How to double integrate a function in R

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How to double integrate a function in R

Tiago Pereira
Hello, R users!

I am trying to double integrate the following expression:

#  expression
(1/(2*pi))*exp(-y2/2)*sqrt((y1/(y2-y1)))

for y2>y1>0.

I am trying the following approach

# first attempt

 library(cubature)
    fun <- function(x)   { (1/(2*pi))*exp(-x[2]/2)*sqrt((x[1]/(x[2]-x[1])))}
    adaptIntegrate(fun, lower = c(0,0), upper =c(5, 6), tol=1e-8)

However, I don't know how to constrain the integration so that y2>y1>0.

Any ideas?

Tiago

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Re: How to double integrate a function in R

David Winsemius

On Jul 26, 2013, at 8:44 AM, Tiago V. Pereira wrote:

> I am trying to double integrate the following expression:
>
> #  expression
> (1/(2*pi))*exp(-y2/2)*sqrt((y1/(y2-y1)))
>
> for y2>y1>0.
>
> I am trying the following approach
>
> # first attempt
>
> library(cubature)
>    fun <- function(x)   { (1/(2*pi))*exp(-x[2]/2)*sqrt((x[1]/(x[2]-x[1])))}
>    adaptIntegrate(fun, lower = c(0,0), upper =c(5, 6), tol=1e-8)
>
> However, I don't know how to constrain the integration so that y2>y1>0.

Generally incorporating boundaries is accomplished by multiplying the integrand with logical vectors that encapsulate what are effectively two conditions: Perhaps:

 fun <- function(x)   { (x[1]<x[2])*(x[1]>0)* (1/(2*pi))*exp(-x[2]/2)* sqrt((x[1]/(x[2]-x[1])))}

That was taking quite a long time and I interrupted it. There were quite a few warnings of the sort
1: In sqrt((x[1]/(x[2] - x[1]))) : NaNs produced
2: In sqrt((x[1]/(x[2] - x[1]))) : NaNs produced

Thinking the NaNs might sabotage the integration process, I added a conditional to the section of that expression that was generating the NaNs. I don't really know whether NaN's are excluded from the summation process in adaptIntegrate:

 fun <- function(x)   { (x[1]<x[2])*(x[1]>0)* (1/(2*pi))*exp(-x[2]/2)*
                              if(x[1]>x[2]){ 0 }else{ sqrt((x[1]/(x[2]-x[1])) )} }
 adaptIntegrate(fun, lower = c(0,0), upper =c(5, 6) )

I still didn't have the patience to wait for an answer, but I did plot the function:

fun2 <- function(x,y)   { (x<y)*(x>0)* (1/(2*pi))*exp(-y/2)* sqrt((x/(y-x)))}
persp(outer(0:5, 0:6, fun2) )

So at least the function is finite over most of its domain.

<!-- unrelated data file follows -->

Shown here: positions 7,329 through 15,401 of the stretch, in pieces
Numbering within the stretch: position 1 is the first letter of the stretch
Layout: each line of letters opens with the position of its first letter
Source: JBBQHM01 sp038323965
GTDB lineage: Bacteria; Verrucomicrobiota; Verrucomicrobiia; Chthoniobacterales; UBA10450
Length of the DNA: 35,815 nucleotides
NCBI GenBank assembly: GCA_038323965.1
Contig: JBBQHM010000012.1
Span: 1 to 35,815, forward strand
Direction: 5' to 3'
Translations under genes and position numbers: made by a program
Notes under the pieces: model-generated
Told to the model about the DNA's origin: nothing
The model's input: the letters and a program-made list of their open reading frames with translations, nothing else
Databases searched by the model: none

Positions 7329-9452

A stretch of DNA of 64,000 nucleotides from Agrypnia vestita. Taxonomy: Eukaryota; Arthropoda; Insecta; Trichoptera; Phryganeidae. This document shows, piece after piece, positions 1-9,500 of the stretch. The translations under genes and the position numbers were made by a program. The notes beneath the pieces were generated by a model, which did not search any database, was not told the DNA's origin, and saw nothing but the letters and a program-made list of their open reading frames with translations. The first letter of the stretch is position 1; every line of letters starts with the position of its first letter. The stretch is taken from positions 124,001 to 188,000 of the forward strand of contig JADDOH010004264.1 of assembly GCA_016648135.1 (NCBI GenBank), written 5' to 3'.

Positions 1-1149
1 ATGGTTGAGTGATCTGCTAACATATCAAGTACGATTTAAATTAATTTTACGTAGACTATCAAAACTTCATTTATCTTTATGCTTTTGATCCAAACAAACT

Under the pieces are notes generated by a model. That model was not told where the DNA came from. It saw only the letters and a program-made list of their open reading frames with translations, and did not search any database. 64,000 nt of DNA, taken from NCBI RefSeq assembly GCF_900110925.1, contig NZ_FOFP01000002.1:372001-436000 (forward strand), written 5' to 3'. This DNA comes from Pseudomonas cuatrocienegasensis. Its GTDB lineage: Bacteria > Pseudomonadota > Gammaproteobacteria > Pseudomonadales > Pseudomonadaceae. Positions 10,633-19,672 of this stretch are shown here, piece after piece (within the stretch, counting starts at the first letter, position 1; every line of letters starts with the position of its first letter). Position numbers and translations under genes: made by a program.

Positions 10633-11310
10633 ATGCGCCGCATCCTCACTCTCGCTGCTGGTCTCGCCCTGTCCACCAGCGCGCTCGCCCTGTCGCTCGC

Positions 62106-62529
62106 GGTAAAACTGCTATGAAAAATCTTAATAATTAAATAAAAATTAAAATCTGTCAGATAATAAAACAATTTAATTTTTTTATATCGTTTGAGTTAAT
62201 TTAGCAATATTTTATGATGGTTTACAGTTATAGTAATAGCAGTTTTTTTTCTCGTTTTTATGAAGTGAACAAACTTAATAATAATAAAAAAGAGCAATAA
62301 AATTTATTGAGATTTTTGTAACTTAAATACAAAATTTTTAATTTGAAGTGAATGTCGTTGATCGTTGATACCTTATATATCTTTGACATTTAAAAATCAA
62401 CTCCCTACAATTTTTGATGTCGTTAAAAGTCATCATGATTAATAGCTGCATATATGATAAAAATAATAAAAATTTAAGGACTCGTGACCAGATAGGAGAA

--

David Winsemius
Alameda, CA, USA

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Re: How to double integrate a function in R

David Winsemius

On Jul 26, 2013, at 9:33 AM, David Winsemius wrote:

> fun2 <- function(x,y)   { (x<y)*(x>0)* (1/(2*pi))*exp(-y/2)* sqrt((x/(y-x)))}
> persp(outer(0:5, 0:6, fun2) )

There does seem to be some potential pathology at the edges of the range, Restricting it to x >= 0.03 removes most of that concern.

fun2 <- function(x,y)   { (x<y)*(x>0)* (1/(2*pi))*exp(-y/2)* sqrt((x/(y-x)))}
persp(outer(seq(0.01,5,by=.01), seq(.02,6,by=.01), fun2) ,ticktype="detailed")


> fun <- function(x)   { (x[1]<x[2])*(x[1]>0)* (1/(2*pi))*exp(-x[2]/2)*if(x[1]>x[2]){0}else{ sqrt((x[1]/(x[2]-x[1])) )}}
>   adaptIntegrate(fun, lower = c(0.03,0.03), upper =c(5, 6), tol=1e-2 )
$integral
[1] 0.7605703

$error
[1] 0.00760384

$functionEvaluations
[1] 190859

$returnCode
[1] 0

I tried decreasing the tolerance to 1e-3 but the wait exceeds the patience I have allocated to the problem.

--
David Winsemius
Alameda, CA, USA

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Re: How to double integrate a function in R

Hans W Borchers
In reply to this post by Tiago Pereira
Tiago V. Pereira <tiago.pereira <at> mbe.bio.br> writes:

> I am trying to double integrate the following expression:
>
> #  expression
> (1/(2*pi))*exp(-y2/2)*sqrt((y1/(y2-y1)))
>
> for y2>y1>0.
>
> I am trying the following approach
>
> # first attempt
>
>  library(cubature)
>     fun <- function(x)   { (1/(2*pi))*exp(-x[2]/2)*sqrt((x[1]/(x[2]-x[1])))}
>     adaptIntegrate(fun, lower = c(0,0), upper =c(5, 6), tol=1e-8)
>
> However, I don't know how to constrain the integration so that y2>y1>0.
>
> Any ideas?
> Tiago

You could use integral2() in package 'pracma'. It implements the
"TwoD" algorithm and has the following properties:

(1) The boundaries of the second variable y can be functions of the first
      variable x;
(2) it can handle singularities on the boundaries (to a certain extent).

    > library(pracma)
    > fun <- function(y1, y2) (1/(2*pi))*exp(-y2/2)*sqrt((y1/(y2-y1)))

    > integral2(fun, 0, 5, function(x) x, 6, singular=TRUE)
    $Q
    [1] 0.7706771
   
    $error
    [1] 7.890093e-11

The relative error is a bit optimistic, the absolute error here is < 0.5e-6.
The computation time is 0.025 seconds.

Hans Werner

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